Seniors are making it more difficult for younger people to buy homes in Ontario and especially Toronto, CMHC report shows.
A growing trend among Greater Toronto Area seniors to stay in their homes longer instead of downsizing has generated greater uncertainty for Canadian Millennials hoping to realize their dream of home ownership, a new report shows.
The Canadian Mortgage and Housing Corporation (CMHC) studied 10 years of housing data among Toronto seniors, evaluating how many decided to stay put in the real estate market.
According to the report, seniors aged 65 and above were more likely to own homes in 2016 than in 2006, stating that they made up 25% of Toronto homeowners as compared to 20.4% a decade earlier. Meanwhile, their home ownership rate grew from 73.4% to 75.1% within the same decade.
Those were among notable findings that saw Inna Breidburg, a principal economic analyst with the CMCH concluding that if the same trend persists, younger generations may be locked out in the near future.
Inna Breidburg writes that the shift contradicts past trends. Usually, seniors start selling their homes once they reach retirement age. Some opt to downsize in comfort as others sell their homes in order to finance their retirement years.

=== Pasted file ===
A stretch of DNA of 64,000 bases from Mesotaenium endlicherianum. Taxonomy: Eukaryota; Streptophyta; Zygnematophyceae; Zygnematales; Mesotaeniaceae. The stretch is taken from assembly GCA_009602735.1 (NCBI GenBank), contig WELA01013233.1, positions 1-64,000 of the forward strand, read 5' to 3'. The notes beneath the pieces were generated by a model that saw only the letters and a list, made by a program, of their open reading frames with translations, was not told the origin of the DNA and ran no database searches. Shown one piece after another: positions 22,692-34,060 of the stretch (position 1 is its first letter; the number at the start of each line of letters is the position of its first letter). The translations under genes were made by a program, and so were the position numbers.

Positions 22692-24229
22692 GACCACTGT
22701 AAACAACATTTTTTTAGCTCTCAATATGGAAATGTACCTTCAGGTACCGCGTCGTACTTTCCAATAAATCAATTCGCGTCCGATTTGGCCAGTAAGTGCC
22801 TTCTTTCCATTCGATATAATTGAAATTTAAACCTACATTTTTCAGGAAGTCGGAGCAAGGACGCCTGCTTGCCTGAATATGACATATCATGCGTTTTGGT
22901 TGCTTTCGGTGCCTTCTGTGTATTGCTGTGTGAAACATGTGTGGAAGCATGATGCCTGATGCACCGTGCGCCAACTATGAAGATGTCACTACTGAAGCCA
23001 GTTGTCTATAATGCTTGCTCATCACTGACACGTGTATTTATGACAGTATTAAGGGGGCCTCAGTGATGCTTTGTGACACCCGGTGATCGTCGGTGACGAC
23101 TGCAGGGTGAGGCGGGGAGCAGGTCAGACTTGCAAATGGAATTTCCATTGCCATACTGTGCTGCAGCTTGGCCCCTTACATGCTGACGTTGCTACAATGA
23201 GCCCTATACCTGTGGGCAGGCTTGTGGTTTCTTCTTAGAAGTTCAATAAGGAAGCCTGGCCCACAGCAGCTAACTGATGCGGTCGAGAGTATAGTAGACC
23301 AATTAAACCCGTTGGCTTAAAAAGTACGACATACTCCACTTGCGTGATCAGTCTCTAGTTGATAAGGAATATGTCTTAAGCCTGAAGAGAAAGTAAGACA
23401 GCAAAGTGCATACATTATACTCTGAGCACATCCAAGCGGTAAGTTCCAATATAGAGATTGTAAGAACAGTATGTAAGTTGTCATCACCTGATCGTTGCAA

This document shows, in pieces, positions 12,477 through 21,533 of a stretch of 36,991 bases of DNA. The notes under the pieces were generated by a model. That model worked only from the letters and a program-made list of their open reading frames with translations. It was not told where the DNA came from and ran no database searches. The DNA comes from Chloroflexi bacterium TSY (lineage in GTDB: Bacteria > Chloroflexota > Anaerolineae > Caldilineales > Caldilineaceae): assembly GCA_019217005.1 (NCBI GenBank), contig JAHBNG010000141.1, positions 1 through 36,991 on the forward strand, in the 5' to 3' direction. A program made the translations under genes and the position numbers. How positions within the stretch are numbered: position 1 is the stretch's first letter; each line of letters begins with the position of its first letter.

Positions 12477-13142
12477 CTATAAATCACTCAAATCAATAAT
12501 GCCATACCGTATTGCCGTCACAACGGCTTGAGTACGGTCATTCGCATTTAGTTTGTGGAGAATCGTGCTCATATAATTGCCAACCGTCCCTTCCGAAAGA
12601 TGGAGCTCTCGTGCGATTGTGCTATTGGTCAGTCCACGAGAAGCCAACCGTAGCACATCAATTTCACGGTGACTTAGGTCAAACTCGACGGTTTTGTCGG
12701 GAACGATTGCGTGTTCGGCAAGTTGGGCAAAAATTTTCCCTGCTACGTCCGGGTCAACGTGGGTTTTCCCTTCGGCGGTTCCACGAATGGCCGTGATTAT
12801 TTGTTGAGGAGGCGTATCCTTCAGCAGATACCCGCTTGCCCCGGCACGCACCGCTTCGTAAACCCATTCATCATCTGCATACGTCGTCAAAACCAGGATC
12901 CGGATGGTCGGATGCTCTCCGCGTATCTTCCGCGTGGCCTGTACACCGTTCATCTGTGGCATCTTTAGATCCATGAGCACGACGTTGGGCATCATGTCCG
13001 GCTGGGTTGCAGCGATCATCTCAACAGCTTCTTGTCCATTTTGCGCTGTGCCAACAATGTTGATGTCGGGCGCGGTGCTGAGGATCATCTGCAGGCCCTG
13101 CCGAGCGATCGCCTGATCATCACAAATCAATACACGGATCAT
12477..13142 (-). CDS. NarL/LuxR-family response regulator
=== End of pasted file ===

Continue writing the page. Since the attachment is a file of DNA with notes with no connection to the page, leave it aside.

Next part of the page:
Aging Canadians are opting to stay in their homes for longer periods of time for various reasons.
Seniors Working Longer
The report notes that more and more seniors are now opting to continue working, leading to higher incomes. Moreover, the net worth of seniors in the Toronto area continues to increase, and Breidburg cites government support, retirement savings, and employment incomes as major contributing factors.
With improved overall health and better personal finances, an increasing number of seniors are now able to stay in their homes. The tendency of seniors to cling to homes impacts directly on the low-rise market.
Around 57.5% of seniors owned a single detached house compared to 26.2% who owned a condo or duplex.
Although the number of seniors owning single detached homes had dropped by 2% between 2006 and 2016, the number of older residents staying in single-detached rentals was increasing.
Housing crisis looms large
With the senior population growing at a rapid rate, an even worse housing crisis looms in the near future.
Experts argue that young people are mainly vulnerable in a poorly functioning housing system owing to their lack of opportunities and resources. Competition for the limited supply of homes for young people might worsen over the next decade as more and more seniors remain in their homes for longer. Moreover, the number of seniors opting to rent ground-oriented dwellings might increase further in the future thereby adding up to the challenges prospective first-time home buyers face in the real state sector.